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Sleepover guests can catch a laser light show in OMSI’s planetarium.

Image: Courtesy OMSI

In a real-live Night at the Museum, this Friday, April 13, OMSI hosts its first-ever adult sleepover, with about 50 guests setting out their pillows and sleeping bags upstairs in the Life Science Hall. (Sleeping pads, cots, and earplugs are optional.) Exhibits, including the new Robot Revolution, will be open, and behind-the-scenes tour offered throughout the evening will take guests aboard the USS Blueback submarine and deep into the museum’s basement.

While the event format might inspire flashbacks to grad-night lock-ins or slumber parties with Ouija boards, games of “light as a feather, stiff as a board,” Candyman viewings, and the occasional pair of frozen underpants, the 21-and-over OMSI All Night event has a few features those other things probably didn’t. There’s a planetarium premiere of a Stranger Things laser light show, and the chance to sleep inside a replica of an Arctic permafrost tunnel or in a round room full of human fetuses. Three drink tickets are included in the admission price—$130 for OMSI members, $150 otherwise—along with heavy appetizers, a midnight snack, and breakfast. Anyone sneaking in their own booze or any marijuana whatsoever will be asked to leave. (OK, so maybe it is a little like a grad-night lock-in, after all.)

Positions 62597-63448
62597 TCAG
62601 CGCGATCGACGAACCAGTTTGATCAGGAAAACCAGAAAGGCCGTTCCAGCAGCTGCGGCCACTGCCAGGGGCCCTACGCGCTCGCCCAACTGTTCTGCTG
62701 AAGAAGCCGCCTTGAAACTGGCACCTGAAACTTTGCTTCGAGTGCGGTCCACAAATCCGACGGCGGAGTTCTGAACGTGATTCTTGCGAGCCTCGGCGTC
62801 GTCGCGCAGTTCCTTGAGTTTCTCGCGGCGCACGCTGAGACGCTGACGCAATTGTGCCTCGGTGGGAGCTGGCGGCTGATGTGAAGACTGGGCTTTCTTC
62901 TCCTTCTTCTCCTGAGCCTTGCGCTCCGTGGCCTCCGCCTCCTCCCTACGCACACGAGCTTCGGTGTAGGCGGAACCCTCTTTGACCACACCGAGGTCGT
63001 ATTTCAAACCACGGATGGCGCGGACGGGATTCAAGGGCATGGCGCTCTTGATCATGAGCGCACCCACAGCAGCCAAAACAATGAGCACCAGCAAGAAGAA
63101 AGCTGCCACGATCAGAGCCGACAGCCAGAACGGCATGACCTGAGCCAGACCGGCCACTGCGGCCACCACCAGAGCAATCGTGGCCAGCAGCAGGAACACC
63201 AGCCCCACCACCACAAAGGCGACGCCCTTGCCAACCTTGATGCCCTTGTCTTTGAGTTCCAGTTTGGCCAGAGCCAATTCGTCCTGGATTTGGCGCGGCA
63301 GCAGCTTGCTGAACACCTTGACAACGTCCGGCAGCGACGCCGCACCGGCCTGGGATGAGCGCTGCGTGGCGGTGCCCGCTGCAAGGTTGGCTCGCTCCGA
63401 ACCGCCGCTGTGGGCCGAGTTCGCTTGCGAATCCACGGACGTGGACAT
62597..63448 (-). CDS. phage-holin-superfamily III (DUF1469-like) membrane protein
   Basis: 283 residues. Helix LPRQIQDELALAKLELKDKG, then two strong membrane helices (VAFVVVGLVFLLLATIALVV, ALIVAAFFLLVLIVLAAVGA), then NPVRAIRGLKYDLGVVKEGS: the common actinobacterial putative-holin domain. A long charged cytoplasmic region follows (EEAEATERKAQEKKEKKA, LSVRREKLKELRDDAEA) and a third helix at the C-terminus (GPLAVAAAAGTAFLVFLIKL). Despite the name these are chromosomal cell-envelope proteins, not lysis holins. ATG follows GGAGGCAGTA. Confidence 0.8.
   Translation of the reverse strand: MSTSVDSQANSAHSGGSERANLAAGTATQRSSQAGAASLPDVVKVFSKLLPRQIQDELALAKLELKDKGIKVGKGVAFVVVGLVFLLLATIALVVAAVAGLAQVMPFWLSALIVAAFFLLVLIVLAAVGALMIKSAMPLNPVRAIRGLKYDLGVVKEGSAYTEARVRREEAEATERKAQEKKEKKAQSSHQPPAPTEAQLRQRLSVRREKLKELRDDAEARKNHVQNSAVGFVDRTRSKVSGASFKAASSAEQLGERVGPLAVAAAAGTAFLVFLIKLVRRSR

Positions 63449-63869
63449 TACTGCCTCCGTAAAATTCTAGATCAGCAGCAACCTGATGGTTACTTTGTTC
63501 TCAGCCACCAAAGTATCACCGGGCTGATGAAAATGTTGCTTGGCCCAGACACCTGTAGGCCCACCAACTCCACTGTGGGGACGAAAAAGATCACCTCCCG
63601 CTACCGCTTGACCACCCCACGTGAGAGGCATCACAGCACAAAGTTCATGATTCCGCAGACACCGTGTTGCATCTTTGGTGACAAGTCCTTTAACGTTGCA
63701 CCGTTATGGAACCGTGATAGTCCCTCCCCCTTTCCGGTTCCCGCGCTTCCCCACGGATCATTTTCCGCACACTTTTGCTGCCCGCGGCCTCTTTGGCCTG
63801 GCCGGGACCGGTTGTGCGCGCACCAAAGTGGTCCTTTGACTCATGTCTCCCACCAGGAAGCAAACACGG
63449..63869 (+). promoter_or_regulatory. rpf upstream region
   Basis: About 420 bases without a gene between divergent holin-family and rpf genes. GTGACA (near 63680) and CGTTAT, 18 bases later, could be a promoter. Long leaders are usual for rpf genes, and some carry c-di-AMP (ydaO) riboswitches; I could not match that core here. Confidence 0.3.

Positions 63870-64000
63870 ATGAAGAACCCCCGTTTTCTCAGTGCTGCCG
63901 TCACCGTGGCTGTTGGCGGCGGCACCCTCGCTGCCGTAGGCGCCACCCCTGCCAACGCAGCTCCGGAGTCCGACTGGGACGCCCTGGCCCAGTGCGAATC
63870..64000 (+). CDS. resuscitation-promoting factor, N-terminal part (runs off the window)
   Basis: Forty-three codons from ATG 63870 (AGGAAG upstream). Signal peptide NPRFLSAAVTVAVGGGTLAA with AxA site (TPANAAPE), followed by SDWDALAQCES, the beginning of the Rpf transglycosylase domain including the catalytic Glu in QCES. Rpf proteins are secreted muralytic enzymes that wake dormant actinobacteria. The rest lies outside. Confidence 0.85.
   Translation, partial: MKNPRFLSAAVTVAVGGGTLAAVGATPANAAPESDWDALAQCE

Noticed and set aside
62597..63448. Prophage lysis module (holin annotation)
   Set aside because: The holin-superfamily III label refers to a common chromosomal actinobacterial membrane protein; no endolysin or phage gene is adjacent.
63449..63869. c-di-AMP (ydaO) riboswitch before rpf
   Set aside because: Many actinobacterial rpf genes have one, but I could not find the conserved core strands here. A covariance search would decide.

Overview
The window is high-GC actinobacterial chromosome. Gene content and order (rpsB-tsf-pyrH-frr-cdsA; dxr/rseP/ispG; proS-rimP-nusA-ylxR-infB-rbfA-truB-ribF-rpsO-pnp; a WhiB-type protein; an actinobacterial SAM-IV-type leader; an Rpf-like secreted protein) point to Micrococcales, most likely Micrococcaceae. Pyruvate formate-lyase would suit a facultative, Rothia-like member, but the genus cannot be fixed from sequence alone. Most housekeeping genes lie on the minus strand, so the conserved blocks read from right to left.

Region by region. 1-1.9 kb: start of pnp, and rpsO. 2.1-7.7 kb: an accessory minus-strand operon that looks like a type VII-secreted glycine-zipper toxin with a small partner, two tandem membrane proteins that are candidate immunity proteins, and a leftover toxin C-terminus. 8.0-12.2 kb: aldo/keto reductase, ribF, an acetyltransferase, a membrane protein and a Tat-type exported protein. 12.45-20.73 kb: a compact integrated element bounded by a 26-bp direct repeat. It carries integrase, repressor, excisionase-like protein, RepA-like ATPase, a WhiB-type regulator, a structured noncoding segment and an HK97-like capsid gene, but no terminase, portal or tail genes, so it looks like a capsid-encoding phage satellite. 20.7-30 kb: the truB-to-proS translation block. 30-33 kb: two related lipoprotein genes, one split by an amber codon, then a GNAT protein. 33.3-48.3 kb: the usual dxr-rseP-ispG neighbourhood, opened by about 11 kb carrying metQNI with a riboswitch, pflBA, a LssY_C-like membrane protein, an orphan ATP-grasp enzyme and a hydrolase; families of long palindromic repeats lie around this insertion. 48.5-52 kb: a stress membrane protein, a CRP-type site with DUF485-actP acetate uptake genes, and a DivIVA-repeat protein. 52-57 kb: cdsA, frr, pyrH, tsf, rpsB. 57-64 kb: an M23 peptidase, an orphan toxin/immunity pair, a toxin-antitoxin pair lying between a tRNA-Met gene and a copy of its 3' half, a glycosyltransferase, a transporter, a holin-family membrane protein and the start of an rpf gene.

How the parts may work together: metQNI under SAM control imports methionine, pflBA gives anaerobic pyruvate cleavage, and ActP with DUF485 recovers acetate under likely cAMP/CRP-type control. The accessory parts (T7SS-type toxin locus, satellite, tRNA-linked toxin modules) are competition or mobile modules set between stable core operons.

OMSI’s director of events, Andrea Edgecombe, says the museum has hosted school and scout groups for educational overnight camp-ins (“Kids have an awesome time; chaperones don’t get any sleep”) and had plenty of adults-only events with its OMSI After Dark series. But this is the first time the museum has brought the two concepts together. “A few years ago, the American Museum of Natural History in New York did an adult sleepover there, and it was all over the news,” she says. “Ever since we saw that, we’ve wanted to do that here at OMSI.”

Edgecombe and her team sought advice from other museums that have hosted similar events, and added their own behind-the-scenes elements unique to the Portland institution—like a chance to explore the basement flood equipment that kicks into gear when the Willamette River misbehaves. Guests will sleep in the Life Hall, says Edgecombe, mostly because it’s one of the darkest rooms in the building. “OMSI has a lot of windows and a lot of natural light, which is really awesome most of the time,” she says. Staff (acting as chaperones, in a sense) will be sleeping there, too.

Registration is already closed for this inaugural OMSI All Night; Edgecombe says that while the museum can fit 150 for a sleepover, the team wanted a smaller group for this first run, in part so staff can interact more with the guests and get feedback on what works and what doesn’t. (Also, she notes, the smaller group can fit in the planetarium for the laser light show without it being upside-down for anyone.)

Didn’t get tickets? If things go well, OMSI plans to host another sleepover next spring and then might consider doing it twice a year with a fall version, too, plus increased capacity and possibly a chance to sleep in the Science Playground. For a DIY version, just stay home, fix yourself a cocktail, invite over some neighbors, borrow some taxidermy, and camp out in your living room while you binge-watch the BBC’s Planet Earth II or Cosmos with Neil deGrasse Tyson.

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